In the life description of San Bernardino it's said, that he attacked Filippo Maria Visconti. So San Bernardino wouldn't have be to shy to speak of 21 trumps - in the case, they existed.
Also it's said, that San Bernardino got difficulties in the later 1420's, preaching prohibitions ... so we can't be sure, what really happened. San Bernardino was censored for some time (in pope Martin's time). For the 1430's we've Pope Eugen and he was friendly to the Franciscans and he was an open foe to Filippo Maria Visconti. If there was a wish to preach against 21 trumps used in the region of Milan at San Bernardino's side, he would have had opportunity.
Bernardino didn't attack in this manner and all, what we can learn of it, is: "These 21 trumps (likely) didn't exist" - at least: "we don't have a confirmation for their existence".
Generally we've enough confirmation, that dice games and also card games were prohibited in this time of Eugen, though we've no total confirmation, as we know for Milan, that card playing was allowed and only excesses were prohibited and for Venice, that card production was protected (although Eugen was a Venetian pope). More stable is the prohibition around Florence (and Eugen was very much in Florence).

Well ... dice were used in the same time for "Losorakel" in Northern (German) regions. This didn't happen "without prohibitions", but we cannot state, that it happened "with much prohibition". Indeed we've a serious time of prohibition (divination and cards and dice) with the activities of San Capistranus since 1452/53.

San Capistranus died on the crusade and matters returned to their usual state (Rome is far away from Germany).

We cannot observe this time without involving the political difficulties around the council of Basel, council of Ferrara, a reality with two popes (Felix and Eugen) and the contrasting interests (war between Milan and Venice). There are a lot of details.

Actually 22's (the tarot has 22 special cards, not 21) appear as "22 chariots" in the Giovanni-the-Baptist festivities (24th of June) in Florence in the year 1454. Also there is a 22-structure in one of Bollstatters oracle-systems (1450), ...

22 questions
22 prophets
22 star pictures and animals
22 kings



... and the contemporary Johannes representations in Florence have similarities to the Fool ...



... just from the year 1454 by Domenico Veneziano ...

http://gallery.euroweb.hu/html/d/dom...n/8saints.html

... together with St. Francis, which should be the chief patron to card playing hunters like San Bernardino and Jahn Capistranus (both Franciscans).

Both "accidental" (? are they really accidental) similarities give reason to reflect the nature of the 22.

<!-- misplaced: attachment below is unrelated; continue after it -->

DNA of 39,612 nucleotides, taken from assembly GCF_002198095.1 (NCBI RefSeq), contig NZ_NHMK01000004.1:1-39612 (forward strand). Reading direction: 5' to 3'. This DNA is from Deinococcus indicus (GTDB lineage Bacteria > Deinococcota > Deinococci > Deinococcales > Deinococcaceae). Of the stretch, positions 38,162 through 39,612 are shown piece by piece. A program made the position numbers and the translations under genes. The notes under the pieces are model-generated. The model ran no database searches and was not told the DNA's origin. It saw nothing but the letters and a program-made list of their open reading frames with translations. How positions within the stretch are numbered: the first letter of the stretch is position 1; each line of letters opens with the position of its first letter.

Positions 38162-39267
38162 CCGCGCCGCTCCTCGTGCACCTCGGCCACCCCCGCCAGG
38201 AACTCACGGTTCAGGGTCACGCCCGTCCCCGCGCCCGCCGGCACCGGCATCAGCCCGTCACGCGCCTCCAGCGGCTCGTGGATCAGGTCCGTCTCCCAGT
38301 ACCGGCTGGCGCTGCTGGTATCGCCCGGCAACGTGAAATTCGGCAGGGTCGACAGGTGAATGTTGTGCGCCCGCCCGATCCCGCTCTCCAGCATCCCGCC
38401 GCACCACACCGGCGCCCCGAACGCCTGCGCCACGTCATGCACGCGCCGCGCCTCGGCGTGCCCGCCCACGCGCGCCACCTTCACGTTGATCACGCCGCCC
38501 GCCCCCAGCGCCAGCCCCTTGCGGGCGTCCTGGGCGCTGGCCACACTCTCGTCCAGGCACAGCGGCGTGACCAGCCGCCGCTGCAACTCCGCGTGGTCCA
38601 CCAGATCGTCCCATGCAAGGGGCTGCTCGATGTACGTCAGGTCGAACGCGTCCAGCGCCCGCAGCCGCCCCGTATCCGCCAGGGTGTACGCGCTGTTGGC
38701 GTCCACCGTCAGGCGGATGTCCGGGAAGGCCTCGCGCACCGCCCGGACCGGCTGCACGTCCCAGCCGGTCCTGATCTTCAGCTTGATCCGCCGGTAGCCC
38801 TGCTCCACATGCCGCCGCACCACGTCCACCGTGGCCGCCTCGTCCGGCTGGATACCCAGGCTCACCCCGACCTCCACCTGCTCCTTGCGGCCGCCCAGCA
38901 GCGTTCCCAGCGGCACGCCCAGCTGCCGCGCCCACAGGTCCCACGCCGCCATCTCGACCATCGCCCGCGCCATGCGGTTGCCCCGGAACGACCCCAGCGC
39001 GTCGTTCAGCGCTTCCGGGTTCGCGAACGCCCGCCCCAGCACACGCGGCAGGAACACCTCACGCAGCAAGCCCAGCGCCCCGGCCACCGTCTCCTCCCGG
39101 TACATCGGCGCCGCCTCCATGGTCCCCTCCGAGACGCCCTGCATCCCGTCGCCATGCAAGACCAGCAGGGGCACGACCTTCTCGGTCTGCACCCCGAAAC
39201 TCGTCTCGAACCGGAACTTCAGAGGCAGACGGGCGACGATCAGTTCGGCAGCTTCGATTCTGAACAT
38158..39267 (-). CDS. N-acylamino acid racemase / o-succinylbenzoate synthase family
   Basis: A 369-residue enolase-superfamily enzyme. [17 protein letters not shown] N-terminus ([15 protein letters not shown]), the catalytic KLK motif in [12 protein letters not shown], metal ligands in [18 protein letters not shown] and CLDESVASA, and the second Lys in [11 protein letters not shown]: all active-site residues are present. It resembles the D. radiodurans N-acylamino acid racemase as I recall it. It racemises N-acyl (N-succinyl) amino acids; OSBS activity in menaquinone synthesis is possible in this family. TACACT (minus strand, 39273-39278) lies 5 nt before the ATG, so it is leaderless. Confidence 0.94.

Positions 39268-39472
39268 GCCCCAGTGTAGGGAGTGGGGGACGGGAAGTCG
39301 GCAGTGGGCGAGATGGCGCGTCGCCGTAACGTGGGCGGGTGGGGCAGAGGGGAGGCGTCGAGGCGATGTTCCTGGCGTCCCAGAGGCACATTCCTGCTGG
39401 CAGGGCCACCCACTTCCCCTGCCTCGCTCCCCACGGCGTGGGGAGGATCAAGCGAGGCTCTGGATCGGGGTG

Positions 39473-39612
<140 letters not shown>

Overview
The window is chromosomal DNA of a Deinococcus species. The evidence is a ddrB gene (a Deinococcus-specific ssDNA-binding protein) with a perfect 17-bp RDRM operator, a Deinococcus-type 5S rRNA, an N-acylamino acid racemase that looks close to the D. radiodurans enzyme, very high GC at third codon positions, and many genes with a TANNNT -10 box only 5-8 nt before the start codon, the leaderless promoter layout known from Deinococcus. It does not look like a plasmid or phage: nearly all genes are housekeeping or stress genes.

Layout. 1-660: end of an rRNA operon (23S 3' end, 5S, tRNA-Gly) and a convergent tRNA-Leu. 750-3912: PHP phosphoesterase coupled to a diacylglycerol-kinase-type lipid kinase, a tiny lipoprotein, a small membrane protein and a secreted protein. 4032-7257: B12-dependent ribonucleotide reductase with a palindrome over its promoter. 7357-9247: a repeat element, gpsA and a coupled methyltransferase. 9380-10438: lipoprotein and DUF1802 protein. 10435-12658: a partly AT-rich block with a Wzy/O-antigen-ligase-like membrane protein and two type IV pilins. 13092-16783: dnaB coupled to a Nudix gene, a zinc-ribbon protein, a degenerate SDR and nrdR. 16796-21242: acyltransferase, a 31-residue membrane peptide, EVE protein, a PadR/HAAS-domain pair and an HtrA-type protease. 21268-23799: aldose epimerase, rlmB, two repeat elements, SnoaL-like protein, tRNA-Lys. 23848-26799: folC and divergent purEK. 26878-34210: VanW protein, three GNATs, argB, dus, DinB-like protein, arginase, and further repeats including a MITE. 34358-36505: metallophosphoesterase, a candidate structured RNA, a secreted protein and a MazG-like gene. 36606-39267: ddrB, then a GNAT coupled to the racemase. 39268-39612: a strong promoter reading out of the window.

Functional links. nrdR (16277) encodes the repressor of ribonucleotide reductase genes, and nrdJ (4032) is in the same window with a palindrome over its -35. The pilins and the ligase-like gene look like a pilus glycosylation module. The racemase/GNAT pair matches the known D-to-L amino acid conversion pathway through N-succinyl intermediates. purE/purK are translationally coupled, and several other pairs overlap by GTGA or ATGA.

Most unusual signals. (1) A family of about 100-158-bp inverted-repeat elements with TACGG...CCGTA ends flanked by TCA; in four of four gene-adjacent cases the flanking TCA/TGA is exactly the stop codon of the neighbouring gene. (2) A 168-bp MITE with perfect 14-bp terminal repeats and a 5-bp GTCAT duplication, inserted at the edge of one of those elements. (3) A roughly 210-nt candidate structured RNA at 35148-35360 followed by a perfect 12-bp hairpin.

... :-) perhaps something for the Pulci thread

....

The 1+2+3+4+5+6 - structure, naturally appearing on a die, gives us no real intellectual insight about the internal organization of the 21 trumps.
At least, as far I see it.
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Quote:
Originally Posted by Huck
In the life description of San Bernardino it's said, that he attacked Filippo Maria Visconti. So San Bernardino wouldn't have be to shy to speak of 21 trumps - in the case, they existed.
Maybe a more important reason to attack the Visconti family- than for their cards and gambling was that at the time of Saint Bernadino ranting- was the Sforzas had just received from the Papacy a huge amount of coinage. Bernadino wanted Catholic lending houses (mont de Pietas). Visconti could be kicked whilst down- maybe. Sforza's could be patrons now. Saint Bernadino did not attack the Sforzas now did he?. The preaching was against Usury and its supposed other sins (like sodomy and Jews) and dice was an obvious symbol to attack- because of the gaming house.

Saint Bernadino September 8, 1380 – May 20, 1444. Canonized 1450
Filippo Maria Visconti died 1447
~Rosanne
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Quote:
Originally Posted by Rosanne
Maybe a more important reason to attack the Visconti family- than for their cards and gambling was that at the time of Saint Bernadino ranting- was the Sforzas had just received from the Papacy a huge amount of coinage. Bernadino wanted Catholic lending houses (mont de Pietas). Visconti could be kicked whilst down- maybe. Sforza's could be patrons now. Saint Bernadino did not attack the Sforzas now did he?. The preaching was against Usury and its supposed other sins (like sodomy and Jews) and dice was an obvious symbol to attack- because of the gaming house.

Saint Bernadino September 8, 1380 – May 20, 1444. Canonized 1450
Filippo Maria Visconti died 1447
~Rosanne
San Bernardino hadn't much to do with the Sforzas, but with Filippo Maria Visconti (who had good relations with Pope Martin, at least sometimes).